Wednesday, October 13, 2010

The Myth of User Error

Have you ever had the “sounds like user error” knee-jerk response without taking the time to find the real cause of the problem? Have you ever heard a colleague do likewise? The concept of user error is so prevalent, we have created our own set of slang - “Problem exists between keyboard and chair”, “Problem in chair not in computer”, “ID-10T error”, etc. But is the user really to blame? I say the answer is no.

I once inherited a codebase where all lookup lists were implemented as Singletons. When the administrator went to add a new lookup value, it never showed up in the web form that displayed the list, so she re-booted her machine and then it “magically” appeared the next time she fired up the application. She blamed herself for the issue. She figured it was something she had done wrong, not that it was in fact an issue with the code.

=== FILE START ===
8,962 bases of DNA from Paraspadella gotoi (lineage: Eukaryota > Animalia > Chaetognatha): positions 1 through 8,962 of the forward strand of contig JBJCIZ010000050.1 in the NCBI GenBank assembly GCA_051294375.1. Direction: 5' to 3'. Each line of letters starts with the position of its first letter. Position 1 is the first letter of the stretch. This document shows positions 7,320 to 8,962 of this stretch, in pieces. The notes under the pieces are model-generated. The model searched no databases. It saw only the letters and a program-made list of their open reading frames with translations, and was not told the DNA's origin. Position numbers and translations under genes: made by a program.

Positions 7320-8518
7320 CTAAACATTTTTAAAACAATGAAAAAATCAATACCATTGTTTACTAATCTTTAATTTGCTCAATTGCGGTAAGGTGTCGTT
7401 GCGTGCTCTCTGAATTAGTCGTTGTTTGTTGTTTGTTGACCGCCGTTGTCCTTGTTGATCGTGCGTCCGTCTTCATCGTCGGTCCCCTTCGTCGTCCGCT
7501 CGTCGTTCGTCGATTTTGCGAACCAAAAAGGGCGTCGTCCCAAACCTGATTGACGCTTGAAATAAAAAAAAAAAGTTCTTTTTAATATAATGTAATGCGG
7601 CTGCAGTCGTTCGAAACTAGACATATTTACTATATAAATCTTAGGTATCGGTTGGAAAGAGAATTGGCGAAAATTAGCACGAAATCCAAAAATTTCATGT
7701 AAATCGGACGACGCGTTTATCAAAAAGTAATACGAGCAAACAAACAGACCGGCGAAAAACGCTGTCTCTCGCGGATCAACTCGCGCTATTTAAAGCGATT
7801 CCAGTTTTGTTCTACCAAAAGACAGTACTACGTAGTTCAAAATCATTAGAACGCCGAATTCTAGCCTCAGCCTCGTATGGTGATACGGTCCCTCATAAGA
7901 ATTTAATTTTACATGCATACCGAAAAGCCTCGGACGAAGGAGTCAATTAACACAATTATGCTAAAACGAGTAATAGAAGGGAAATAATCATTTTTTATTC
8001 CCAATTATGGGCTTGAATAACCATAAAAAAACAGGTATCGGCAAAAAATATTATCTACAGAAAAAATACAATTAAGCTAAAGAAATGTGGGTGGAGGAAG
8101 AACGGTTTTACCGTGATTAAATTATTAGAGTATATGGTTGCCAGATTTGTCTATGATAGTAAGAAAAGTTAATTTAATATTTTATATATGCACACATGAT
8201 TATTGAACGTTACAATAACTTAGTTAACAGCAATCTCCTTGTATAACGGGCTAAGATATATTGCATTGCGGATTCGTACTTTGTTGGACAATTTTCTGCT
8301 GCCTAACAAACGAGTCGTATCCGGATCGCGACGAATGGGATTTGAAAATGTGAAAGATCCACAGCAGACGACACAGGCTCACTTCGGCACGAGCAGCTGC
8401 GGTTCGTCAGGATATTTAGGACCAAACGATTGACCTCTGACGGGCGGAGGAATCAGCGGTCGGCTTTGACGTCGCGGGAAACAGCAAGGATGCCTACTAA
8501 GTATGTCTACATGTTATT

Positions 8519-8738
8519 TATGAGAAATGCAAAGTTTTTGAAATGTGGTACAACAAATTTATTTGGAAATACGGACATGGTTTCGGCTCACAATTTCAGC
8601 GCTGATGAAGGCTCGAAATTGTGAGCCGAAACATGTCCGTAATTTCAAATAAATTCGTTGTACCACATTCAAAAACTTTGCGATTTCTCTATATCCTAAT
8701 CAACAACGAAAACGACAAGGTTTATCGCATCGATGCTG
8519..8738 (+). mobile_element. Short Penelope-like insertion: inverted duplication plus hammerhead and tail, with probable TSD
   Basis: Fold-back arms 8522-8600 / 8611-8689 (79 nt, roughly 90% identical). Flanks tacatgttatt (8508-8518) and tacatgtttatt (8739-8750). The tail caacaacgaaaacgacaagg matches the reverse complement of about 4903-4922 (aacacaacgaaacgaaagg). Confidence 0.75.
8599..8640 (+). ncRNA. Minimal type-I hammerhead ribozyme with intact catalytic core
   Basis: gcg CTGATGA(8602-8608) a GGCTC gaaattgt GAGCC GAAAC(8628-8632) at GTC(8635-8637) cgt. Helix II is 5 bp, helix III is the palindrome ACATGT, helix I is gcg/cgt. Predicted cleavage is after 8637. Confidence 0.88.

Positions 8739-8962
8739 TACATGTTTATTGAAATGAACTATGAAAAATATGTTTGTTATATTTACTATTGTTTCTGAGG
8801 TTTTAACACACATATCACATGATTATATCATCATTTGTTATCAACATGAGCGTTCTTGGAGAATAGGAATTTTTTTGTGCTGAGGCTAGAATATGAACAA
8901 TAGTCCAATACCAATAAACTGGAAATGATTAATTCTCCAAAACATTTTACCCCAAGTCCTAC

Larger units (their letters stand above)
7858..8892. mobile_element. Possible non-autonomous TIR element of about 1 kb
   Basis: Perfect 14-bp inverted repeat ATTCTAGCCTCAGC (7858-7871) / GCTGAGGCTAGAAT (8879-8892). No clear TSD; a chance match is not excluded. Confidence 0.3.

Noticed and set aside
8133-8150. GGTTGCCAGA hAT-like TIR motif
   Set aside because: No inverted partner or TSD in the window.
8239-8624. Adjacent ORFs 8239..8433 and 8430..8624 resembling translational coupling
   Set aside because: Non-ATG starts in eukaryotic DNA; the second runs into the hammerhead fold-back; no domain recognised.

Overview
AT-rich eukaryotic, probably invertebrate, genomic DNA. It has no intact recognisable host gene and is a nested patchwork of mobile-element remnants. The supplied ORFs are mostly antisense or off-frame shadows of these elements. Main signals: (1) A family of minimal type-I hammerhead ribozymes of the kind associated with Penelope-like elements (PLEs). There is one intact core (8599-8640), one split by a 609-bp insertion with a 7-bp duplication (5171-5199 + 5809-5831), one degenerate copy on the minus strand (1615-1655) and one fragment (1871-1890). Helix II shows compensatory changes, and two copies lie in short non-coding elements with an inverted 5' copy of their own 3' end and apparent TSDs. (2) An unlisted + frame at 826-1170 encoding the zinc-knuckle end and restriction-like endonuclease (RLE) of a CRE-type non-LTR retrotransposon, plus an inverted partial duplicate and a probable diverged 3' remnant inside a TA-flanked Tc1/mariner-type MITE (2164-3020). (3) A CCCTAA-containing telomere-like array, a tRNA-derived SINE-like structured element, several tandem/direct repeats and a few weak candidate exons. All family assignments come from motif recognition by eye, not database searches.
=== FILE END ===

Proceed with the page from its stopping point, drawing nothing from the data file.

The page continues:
Every problem a user encounters while using your application was created by you, the developer. You allowed it to happen. You put the user in a position to, or gave them the opportunity to fail. Whether it be from a lack of ability, QA, testing, or education, domain ignorance, laziness, or just a simple oversight, you are to blame. If you do get burnt, do not take it personally. Take responsibility and view it as an opportunity to learn and grow as a professional.

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